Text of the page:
It’s a leap of faith to leave the secure (whether in the classroom or in my life) to follow my dreams…and will continue to be a leap of faith when I move beyond where I’m at now to another dream or goal. Every step, every breath, every interaction is a leap of faith that the safety net will be there, and that even if I do fall on my face, I can stand up, dust myself off, and begin again.

So what is the “net”? In this case, leaps of faith can be literal as well, though…every day, I say a prayer that is a literal leap of faith – faith that God is there, that God listens, and ultimately, that there is a God. This faith guides my life – based on experiences I’ve had where I’ve known God not just as “ultimate cosmic power” but as a Friend. This sense of God as Friend is my litmus test for all things religious and spiritual – if it feels like something my Friend would say or do, then I trust it. It’s a true leap of faith, and requires my attention to my spiritual development on a daily, sometimes minute-to-minute basis. As a result, though, I continue to feel and have this friendship, something I value as strongly as I value life itself.

My dreams, my goals….my voice and my acts – doing these involves taking the leap as much as listening for the guidance as to when and where to do them. The listening is a much if not more of a leap of faith than the doing – I’m trust that what I “hear” is valid and reliable and trustworthy. So far, it hasn’t let me down.

I consider myself a spiritual person. I belong to a certain faith tradition at the moment, but I consider myself more a person who wants to learn about and find commonalities in as many faith traditions as possible. I wasn’t always this way – for a long time, I was furious with God, and then after that was not even sure that a deity existed. Now, I fully believe that there is deity, and that connection with the divine is not only possible, but is offered freely if we’re open to it.

This journey began with a child’s faith – I was taken to church (sporadically, but taken) and went to Sunday school like most kids in my area. I didn’t even begin questioning differences until I invited a Jewish friend to one of my youth group get-togethers. You have to understand – I didn’t even really know he was Jewish, and had I known I probably still wouldn’t understand the cultural consequences of what I’d done – I invited him to a Yule log hunt and hot dog dinner. (Yeah, I can see the cringing – I still cringe too). He taught me a couple of lessons her – first, that there ARE differences and second, that it’s important to understand them so you can respect them. I still had a ways to go, but I was at least started on my journey.

In the course of my wanderings, I’ve been Episcopalian, Latter-day Saint, Wiccan, agnostic, and Lutheran. In my teenage years, I flirted with Catholicism out of the sense of calling to be a nun. The gist here is that I’ve been all over the board when it comes to organized and not-so-organized religions. In my darkest periods, I wondered if there was anything out there at all. As much as I doubted, though, I still had the sense that there was, even if I didn’t want to believe it. That’s where Active trust came in. During this period (the time after I left the LDS church and while I looking at Wicca), I doubted the very existence of deity. My experience in the LDS church was that God had been made in the image of man – and I use “man” deliberately. Women, especially feminists, were marginalized or even ostracized. I found I didn’t fit the mold, and that there wasn’t much tolerance for that. (One bishop told me that it was too bad I’d been born with the mind of man stuck in the body of a woman.) I was burned out on male domination and religion in general.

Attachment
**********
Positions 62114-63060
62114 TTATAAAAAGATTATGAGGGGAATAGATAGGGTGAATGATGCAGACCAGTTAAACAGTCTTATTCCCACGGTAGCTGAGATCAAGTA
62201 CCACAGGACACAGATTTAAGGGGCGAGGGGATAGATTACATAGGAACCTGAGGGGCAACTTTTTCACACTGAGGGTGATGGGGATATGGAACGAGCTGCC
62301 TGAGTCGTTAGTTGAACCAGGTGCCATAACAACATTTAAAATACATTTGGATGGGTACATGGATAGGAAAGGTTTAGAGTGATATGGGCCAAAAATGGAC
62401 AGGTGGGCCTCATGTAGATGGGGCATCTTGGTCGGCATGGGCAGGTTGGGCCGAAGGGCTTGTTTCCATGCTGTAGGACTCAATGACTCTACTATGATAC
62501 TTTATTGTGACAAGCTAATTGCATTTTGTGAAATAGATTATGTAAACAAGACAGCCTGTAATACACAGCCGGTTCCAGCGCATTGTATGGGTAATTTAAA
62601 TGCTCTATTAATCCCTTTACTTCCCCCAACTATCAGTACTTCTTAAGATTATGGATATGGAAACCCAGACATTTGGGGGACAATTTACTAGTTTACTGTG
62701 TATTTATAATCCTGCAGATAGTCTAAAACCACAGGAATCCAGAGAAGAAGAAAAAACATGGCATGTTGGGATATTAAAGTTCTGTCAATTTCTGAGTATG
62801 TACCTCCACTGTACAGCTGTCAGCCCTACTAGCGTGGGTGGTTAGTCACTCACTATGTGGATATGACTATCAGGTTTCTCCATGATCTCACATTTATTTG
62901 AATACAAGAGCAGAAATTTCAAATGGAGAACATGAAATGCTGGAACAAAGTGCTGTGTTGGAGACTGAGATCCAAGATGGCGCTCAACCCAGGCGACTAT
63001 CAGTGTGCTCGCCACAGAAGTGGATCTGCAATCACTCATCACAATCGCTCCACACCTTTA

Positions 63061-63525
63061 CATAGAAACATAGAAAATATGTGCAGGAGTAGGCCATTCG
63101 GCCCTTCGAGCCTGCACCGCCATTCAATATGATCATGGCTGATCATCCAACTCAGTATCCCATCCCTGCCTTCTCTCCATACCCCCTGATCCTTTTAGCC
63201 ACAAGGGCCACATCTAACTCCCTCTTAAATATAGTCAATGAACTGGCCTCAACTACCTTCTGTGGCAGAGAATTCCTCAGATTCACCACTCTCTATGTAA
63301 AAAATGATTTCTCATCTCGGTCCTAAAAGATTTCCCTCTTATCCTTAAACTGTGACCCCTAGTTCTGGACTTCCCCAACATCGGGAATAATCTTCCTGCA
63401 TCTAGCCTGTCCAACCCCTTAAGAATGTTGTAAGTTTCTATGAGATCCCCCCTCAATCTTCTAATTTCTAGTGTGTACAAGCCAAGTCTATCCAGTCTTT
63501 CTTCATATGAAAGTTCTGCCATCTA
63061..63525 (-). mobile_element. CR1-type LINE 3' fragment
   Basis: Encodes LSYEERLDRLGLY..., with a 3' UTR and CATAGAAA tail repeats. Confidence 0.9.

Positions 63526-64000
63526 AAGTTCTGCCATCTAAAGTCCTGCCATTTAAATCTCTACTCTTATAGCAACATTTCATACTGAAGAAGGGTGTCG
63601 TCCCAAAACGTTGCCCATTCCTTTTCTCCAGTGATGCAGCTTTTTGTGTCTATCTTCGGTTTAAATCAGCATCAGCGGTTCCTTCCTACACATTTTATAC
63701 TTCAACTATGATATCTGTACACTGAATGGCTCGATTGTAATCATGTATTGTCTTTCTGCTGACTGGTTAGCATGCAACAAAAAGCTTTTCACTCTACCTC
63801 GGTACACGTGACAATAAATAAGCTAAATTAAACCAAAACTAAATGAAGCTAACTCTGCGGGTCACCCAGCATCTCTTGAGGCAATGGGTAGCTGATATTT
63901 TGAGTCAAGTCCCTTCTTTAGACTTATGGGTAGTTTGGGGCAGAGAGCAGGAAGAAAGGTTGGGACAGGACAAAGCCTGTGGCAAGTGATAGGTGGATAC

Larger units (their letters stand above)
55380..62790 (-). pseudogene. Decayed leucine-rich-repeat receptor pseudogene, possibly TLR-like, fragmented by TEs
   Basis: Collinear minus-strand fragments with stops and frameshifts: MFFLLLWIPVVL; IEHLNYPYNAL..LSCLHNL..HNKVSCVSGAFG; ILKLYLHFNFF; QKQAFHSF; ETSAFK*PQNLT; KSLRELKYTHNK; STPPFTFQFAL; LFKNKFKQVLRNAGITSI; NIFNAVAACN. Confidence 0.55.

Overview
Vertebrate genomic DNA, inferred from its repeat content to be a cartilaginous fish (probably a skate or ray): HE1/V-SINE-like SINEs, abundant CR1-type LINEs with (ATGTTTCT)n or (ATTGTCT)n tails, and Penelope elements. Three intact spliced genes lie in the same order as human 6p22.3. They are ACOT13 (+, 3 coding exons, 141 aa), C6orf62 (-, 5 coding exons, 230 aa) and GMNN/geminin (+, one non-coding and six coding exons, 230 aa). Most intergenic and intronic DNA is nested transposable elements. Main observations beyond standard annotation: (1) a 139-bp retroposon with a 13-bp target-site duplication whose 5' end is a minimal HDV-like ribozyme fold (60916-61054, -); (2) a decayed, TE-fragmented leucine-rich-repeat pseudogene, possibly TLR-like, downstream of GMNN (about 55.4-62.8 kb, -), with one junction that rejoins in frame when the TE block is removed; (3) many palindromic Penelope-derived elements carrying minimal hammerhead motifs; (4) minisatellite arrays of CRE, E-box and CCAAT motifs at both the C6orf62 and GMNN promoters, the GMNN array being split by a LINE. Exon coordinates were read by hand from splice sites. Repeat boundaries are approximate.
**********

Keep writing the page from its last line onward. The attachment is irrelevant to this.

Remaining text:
Gradually, though, my sense of the divine around us came back. My heart didn’t want to see it – I was still smarting from the earlier experiences. In this case, although it may seem illogical to some, I let my head overrule my heart. I let go of my religious prejudices as best as I could and tried to trust in the Divine. This trust led me to experience the Divine as feminine through Wicca, and later as both male and female (indivisible from each other). It also let me experience faith and even religion to some degree as a supportive environment. However, that’s not to say I fit any real mold of what a “religious person” looks like – I say that I’m more spiritual than I am religious.

These days, I say there are as many religions as there are people.
Now before y’all bomb me with fire and brimstone, let me explain. Our organized religions are about community – shared beliefs and the sense of belonging. However, each one of us interprets our faith traditions through the understanding of our own experiences. My experiences are different from yours, and yours are different from every other person. Ideally, we’re able to share our experiences, find meaning in them, and maybe put them in the framework of our religious beliefs.

I find as I’m getting older, though, that I’m wanting to find the common ground in all the different traditions. The more I read, the more commonalities I find. My active trust these days centers on believing and trusting that understanding and peace can come about, in spite of our differences. My heart tells me that it may not be possible, but I let my head overrule that lack of trust and fear. It may not happen – but by using my active trust I can do my part to work for it happening. I may not always succeed, but I do try to live my ideals and by living my ideals bring others joy and hope as well. I don’t push my beliefs on anyone – I believe that my acts and my life are my offerings and that if I live according to my beliefs I won’t need to push them on anyone. Finding commonalities, building trust between each other, creating community and peace – all of these unify us and help us understand and celebrate each other. To me, that’s the essence of love and of relationship – caring for and about each other, and that’s what I work for and try to live.